The Coming Nuclear War

While I am generally against doomsaying, there is a reasonable argument in favor of the position that a nuclear war will likely happen in the foreseeable future. Whatever can happen sometimes does, in the sense that something that is not decreasing in probability over time will be sure to happen sooner or later. I do not see good reason to suppose that the probability of nuclear war over a fixed period of a year is going down in any significant way; and it may be increasing, due to the availability of the technology to an increasing number of nations, the increase in wealth leading to a greater ability to produce them, and so on.

The question is whether that probability is so low that our reasonable expectation would be that it pretty definitely would not happen during our lifetimes, like the probability of the earth being hit by an asteroid such as the one that destroyed the dinosaurs. The latter probability is so low that there would be no point in worrying about it.

However, nuclear war would be a human and political event, not a natural disaster, and should be judged differently. Since nuclear weapons have already been used, implicit and explicit threats of the use of nuclear weapons have been made time and time again, and there have been mistakes that could have started a nuclear war, it would be unreasonable to assign an extremely low probability to such an event. I would suggest that a chance of 1% per year would be a reasonable guess. If so, there is about a 40% chance that there will be a nuclear war within the next 50 years.

If this is a reasonable assessment of the probability, it is not something to simply dismiss. Pope Francis, citing Pope Benedict XVI and Pope John XXIII, argues for some kind of world government:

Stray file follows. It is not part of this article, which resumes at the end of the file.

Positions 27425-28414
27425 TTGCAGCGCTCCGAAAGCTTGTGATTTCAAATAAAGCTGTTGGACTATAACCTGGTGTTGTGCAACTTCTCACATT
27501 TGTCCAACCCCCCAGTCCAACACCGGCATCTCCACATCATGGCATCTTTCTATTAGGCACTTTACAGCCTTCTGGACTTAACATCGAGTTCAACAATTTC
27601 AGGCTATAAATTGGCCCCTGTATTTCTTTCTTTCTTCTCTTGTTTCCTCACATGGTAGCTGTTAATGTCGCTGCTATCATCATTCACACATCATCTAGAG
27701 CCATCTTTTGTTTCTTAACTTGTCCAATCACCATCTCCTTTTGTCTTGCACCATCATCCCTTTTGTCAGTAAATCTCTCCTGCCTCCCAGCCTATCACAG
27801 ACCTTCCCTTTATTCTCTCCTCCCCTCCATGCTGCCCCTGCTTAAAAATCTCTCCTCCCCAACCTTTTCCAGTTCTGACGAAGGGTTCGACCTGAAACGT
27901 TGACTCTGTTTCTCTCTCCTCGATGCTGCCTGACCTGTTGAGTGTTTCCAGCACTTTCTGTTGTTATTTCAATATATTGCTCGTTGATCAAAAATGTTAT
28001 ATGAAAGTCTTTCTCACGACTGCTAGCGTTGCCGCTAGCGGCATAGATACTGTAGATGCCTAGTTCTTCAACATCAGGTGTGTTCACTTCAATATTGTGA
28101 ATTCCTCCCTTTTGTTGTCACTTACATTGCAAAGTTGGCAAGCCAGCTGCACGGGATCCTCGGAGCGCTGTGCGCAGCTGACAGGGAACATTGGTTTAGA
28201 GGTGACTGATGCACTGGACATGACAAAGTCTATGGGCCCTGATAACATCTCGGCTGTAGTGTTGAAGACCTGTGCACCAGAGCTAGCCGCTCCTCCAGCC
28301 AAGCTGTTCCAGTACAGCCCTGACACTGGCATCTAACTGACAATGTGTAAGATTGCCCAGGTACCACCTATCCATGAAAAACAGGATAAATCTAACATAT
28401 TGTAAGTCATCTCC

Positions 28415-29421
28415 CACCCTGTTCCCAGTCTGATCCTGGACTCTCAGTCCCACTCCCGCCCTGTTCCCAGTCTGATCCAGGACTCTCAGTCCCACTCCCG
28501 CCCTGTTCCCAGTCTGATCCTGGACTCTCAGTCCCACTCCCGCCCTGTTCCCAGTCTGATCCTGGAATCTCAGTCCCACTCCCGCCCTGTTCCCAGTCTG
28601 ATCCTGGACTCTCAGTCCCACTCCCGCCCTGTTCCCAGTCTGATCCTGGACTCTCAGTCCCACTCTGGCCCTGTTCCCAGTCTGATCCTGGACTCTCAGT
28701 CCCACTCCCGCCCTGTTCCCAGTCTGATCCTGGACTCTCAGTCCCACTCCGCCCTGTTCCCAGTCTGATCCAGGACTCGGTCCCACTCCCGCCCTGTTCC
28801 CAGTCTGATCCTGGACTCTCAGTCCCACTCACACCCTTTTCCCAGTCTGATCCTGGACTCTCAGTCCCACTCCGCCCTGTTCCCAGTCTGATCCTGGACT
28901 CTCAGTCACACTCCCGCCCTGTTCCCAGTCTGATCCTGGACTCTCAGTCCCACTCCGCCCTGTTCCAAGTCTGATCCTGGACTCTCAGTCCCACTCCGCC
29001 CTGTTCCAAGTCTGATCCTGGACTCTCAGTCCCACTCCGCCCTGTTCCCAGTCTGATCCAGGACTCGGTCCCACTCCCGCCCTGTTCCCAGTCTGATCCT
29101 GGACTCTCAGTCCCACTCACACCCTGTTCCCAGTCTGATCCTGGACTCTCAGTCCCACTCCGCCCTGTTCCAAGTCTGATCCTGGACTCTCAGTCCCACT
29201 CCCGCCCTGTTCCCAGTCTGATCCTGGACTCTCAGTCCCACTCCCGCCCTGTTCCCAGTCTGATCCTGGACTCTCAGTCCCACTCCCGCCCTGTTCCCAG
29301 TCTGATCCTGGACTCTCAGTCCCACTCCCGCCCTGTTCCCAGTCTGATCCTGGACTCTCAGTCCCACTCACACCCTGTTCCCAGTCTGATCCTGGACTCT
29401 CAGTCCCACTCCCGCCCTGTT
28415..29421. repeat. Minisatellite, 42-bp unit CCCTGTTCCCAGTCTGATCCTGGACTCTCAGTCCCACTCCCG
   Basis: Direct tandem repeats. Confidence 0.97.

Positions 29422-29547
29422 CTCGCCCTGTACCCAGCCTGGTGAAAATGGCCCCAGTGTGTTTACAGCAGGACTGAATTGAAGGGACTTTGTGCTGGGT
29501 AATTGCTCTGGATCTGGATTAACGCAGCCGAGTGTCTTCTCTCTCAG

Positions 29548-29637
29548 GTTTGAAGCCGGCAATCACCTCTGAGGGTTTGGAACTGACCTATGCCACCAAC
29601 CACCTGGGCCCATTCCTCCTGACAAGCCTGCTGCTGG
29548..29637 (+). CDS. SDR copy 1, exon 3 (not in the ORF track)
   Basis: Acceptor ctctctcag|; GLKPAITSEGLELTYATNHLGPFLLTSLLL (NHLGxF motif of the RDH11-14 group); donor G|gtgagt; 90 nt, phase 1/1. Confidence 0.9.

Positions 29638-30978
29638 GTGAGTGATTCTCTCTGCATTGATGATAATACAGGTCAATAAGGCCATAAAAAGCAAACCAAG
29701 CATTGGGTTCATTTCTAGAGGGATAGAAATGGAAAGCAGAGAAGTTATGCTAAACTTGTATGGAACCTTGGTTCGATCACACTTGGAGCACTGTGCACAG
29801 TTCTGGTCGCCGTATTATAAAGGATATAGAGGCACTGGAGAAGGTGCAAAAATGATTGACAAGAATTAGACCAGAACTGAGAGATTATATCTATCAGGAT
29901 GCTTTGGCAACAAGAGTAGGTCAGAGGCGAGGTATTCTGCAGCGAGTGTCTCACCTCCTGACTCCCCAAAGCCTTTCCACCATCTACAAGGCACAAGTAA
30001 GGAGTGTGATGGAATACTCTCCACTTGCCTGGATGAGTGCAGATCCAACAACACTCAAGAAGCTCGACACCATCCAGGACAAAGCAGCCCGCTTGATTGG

As Benedict XVI has affirmed in continuity with the social teaching of the Church: “To manage the global economy; to revive economies hit by the crisis; to avoid any deterioration of the present crisis and the greater imbalances that would result; to bring about integral and timely disarmament, food security and peace; to guarantee the protection of the environment and to regulate migration: for all this, there is urgent need of a true world political authority, as my predecessor Blessed John XXIII indicated some years ago”

“Integral and timely disarmament” likely refers at least in large part to nuclear weapons. The argument would be that the only way to reduce the probability of nuclear war to a reasonably low level would be to completely eliminate such weapons; and there is no reasonable possibility of doing this without a world government. For even if all current nuclear states eliminated their weapons, there would be a greatly increased incentive for small countries to build them, since it would provide them with a definitive advantage over their neighbors which currently does not exist.

In principle there could be other ways to resolve this problem, but there is no guarantee that such a solution will be worked out quickly enough in practice.